Belmarsh Prison. Summer 2022. Terry V. Mandelson and Edward Raphael “Lyin’ Ted” Cruz are looking at 20-year bids, absent bad behavior or untimely deaths.


Arriving in suits direct from their appeals, Terry and Ted file into meeting room 431b for their prison initiation sessions.

A woman with chubby arms, slow eyes, and a stupid bovine face enters the room. She extends her hand and Terry grips it, moist and leathery like a dinosaur’s cunt.

“My name’s Sally,” she says. “I’ll be leading the sessions today. Just a few questions, then I’ll give you some general information. I’ll start with you, sir. Could you state your name, please?”

“Edward Raphael Cruz. But my buddies call me Ted.”


“Ah, let me see here…” He leafs through his papers. “145526.”


“Stanford. Then Harvard Law.”


“Attorney at law. Husband to Heidi. Daddy to two beautiful daughters. United States Senator for the great state of Texas.”

“Gang affiliation?”

“Good golly, no! Except for the old Cruz gang I left back in Houston.”


“Hispanic. The first to edit the Harvard Law Review, I might add, ha ha…”

“Now, 145526. Regarding alignment, there’s not a large Hispanic population in Belmarsh. Who are you going to align yourself with?”


“Which group will you seek protection from?”

“Protection? From what?”

She looks at him blankly.

“Well…ah…do y’all have a Republican club?”

She shakes her head.

“Free Market? Libertarian? Well, what are the groups?”

“Whites. Blacks. Those of the Islamic faith.”

Ted looks into the woman’s face as if for clues. She sits silently across from him waiting for a response and looking bored.

“Well…ahhh…whites…I suppose…”

“Thank you, inmate. Now onto you, sir,” she says, turning to Terry.


Walking back to their cells, Terry counsels Ted to come to terms with certain facts. He tells him that prisoner rules trump prison rules. That what Ted learned at Harvard is of little use to them now. That he should be discreet and avoid skins and snitches and the giving or receiving of favors.

“Terry,” Ted says, “I couldn’t give a flyin’ flip about the code of common criminals and petty thieves…I’m half-man, half-eagle…I cook bacon on machine guns…I watched porn with Sandra Day O’Connor in the Supreme Court library in 1983…none of that fluffy camera-on-the-face stuff either…I’m talking hardcore…in and out…close up on the you-know-what-now kinda action…I only follow three laws: the law of God, the law of the Constitution, and the law of the Redneck County Country Club, which means no groping the waitresses or scotch without mixer before 5pm.”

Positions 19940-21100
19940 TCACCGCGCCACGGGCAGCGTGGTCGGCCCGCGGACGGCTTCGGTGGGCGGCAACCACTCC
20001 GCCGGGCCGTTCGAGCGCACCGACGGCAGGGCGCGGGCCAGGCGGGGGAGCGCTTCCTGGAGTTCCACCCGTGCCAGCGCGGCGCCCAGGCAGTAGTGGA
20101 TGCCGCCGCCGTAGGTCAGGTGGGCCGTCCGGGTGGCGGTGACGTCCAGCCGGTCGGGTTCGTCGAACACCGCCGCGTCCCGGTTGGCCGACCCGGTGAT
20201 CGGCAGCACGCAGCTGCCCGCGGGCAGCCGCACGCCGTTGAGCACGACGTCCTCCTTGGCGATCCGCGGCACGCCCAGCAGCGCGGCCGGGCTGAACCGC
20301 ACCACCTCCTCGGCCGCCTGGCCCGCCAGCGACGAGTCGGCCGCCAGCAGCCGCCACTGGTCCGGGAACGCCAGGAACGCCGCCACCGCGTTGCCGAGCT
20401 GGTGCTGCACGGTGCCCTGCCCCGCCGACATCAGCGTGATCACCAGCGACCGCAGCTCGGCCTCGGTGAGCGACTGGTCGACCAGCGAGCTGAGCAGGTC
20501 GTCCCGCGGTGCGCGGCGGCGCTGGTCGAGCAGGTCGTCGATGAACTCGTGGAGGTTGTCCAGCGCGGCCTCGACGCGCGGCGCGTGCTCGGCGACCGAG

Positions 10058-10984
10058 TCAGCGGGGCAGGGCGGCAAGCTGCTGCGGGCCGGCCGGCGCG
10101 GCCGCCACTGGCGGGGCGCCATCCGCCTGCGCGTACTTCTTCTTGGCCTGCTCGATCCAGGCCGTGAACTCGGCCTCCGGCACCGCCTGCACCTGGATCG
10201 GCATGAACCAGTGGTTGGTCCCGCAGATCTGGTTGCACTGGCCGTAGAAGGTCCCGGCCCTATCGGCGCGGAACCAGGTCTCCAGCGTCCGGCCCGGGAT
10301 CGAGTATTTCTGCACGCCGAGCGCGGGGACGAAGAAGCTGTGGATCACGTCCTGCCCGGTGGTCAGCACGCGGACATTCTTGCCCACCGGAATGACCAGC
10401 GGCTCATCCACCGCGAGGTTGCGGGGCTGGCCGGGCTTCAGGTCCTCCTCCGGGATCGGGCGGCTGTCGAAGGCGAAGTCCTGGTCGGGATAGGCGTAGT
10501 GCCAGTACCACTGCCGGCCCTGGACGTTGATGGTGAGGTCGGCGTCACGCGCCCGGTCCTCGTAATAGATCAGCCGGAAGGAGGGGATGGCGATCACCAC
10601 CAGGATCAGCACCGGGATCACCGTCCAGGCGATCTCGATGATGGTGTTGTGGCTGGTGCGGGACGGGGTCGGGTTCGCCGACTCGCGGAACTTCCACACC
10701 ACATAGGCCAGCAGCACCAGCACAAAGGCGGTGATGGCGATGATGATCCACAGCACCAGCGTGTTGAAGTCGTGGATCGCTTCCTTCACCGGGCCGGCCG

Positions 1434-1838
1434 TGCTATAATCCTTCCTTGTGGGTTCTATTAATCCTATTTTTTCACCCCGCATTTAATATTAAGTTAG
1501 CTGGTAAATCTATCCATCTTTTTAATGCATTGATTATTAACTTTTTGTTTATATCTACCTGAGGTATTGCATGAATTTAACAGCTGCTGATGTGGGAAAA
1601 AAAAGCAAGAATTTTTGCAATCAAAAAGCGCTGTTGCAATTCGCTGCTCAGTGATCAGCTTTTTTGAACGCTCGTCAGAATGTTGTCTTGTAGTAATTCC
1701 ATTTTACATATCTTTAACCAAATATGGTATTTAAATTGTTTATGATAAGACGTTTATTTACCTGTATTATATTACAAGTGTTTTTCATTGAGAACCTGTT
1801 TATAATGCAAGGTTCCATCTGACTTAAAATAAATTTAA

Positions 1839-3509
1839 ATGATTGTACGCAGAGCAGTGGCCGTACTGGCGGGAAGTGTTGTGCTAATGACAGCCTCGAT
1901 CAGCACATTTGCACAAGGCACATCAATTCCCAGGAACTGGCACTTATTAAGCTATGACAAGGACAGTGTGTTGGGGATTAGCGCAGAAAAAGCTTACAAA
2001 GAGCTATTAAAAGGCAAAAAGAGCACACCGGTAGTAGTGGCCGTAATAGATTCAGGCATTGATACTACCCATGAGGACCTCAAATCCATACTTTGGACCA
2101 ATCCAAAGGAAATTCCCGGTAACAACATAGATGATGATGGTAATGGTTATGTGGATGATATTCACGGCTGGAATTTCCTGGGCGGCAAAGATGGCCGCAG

“Now darn it, Terry, don’t make me pull my argument boots on. You’ve got us into enough trouble already.”

They come to a visitor room and hear groaning sounds from inside. They peer through the porthole and see a man who looks like Rasputin receiving fellatio from a busty blonde. The man looks up, smirks at Ted, and grasps the back of the woman’s head, working her skull up and down, his air majestic like a king holding court.

“That’s it, baby…who’s a good little slut come to visit Daddy in the big house…”

“That ain’t right,” Ted says, trying to avert his gaze. “Hang on a second…is that?…GUARDS!…ATTENTION!…GUARDS!…VIOLATIONS!…VIOLATION OF PRISON REGULATION 239A!…SEX ACT IN THE VISITOR ROOM!…”

A platoon of armor-clad men appear and quietly approach the room. They assemble outside the door, where one kicks it open and the rest storm inside.

The blonde woman screams and assumes the fetal position on the ground until the guards put her in handcuffs.

The man scrambles into a corner, his pants still around his ankles, his cock horizontal and aggressive-looking.

“What in the hell are you monkeys doing?” he screams, his eyes mad and swivel. “You’re breaking the law! Get the hell out of here!”

“Inmate, if you don’t cooperate, we’ll be forced to restrain you.”

“Restrain? Restrain, my pasty ass, you impertinent little puke! You see this?” He picks up a stack of papers from the table. “This is the U.N. Declaration on the Rights of Julian Assange to Do Whatever the Fuck He Likes…ever heard of human rights, shit for brains?”

He throws the sheaf of papers in the guard’s face. The guard responds with pepper spray and they set upon Assange, who’s now thrashing around the floor in a pool of cum and blood and feces.


“Back in your cells!” a guard yells at Ted and Terry who continue down the corridor.


The prison bell rings. Lyin’ Ted shuffles sheepishly onto the yard.

At its center, a group of black men with dreadlocks, a few staring in his direction. To their right, a group of whites with shaved heads. To their left, men with beards and dark eyes like predatory birds.

Then there are stray loners and smaller groups scattered around the yard’s periphery. Ted sees one leaning against the fence at the western end. Ted approaches the man and asks his name.

“I’m Cyril,” he says.

He has pale skin, thin lips, and the air of a minister, Ted thinks.

“Good to know ya. What are you in for, Cyril?”

“There are things I like that I’m not supposed to like.”

Ted chuckles.

“I hear ya…loud and clear buddy…hell, no one’s perfect…I once ate a pizza with pineapple and anchovies…don’t let the wife hear about that one…”

The man looks into space with empty eyes, his crooked incisors resting on his bottom lip.

“Who you wolfin’ for?” the man says, still looking away.

“I’m sorry?”

“Who’s your daddy?”

“My daddy…is…Raphael Cruz…he’s back in Texas.”

“No…I mean…who you ridin’ with?”

“…Well, my friend Terry’s in here somewhere.”